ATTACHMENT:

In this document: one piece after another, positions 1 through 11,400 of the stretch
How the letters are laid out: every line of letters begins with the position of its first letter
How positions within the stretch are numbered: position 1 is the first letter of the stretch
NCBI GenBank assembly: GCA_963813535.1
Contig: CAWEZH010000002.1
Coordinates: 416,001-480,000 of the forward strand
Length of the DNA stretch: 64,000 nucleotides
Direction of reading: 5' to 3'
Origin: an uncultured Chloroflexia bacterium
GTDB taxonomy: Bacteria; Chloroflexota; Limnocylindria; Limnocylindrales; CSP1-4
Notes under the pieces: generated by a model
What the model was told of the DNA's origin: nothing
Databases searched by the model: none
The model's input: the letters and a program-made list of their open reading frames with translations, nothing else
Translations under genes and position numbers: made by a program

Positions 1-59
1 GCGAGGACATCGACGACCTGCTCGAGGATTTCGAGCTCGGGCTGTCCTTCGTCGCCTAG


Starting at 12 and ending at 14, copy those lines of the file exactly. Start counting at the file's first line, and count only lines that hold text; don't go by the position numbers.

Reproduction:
What the model was told of the DNA's origin: nothing
Databases searched by the model: none
The model's input: the letters and a program-made list of their open reading frames with translations, nothing else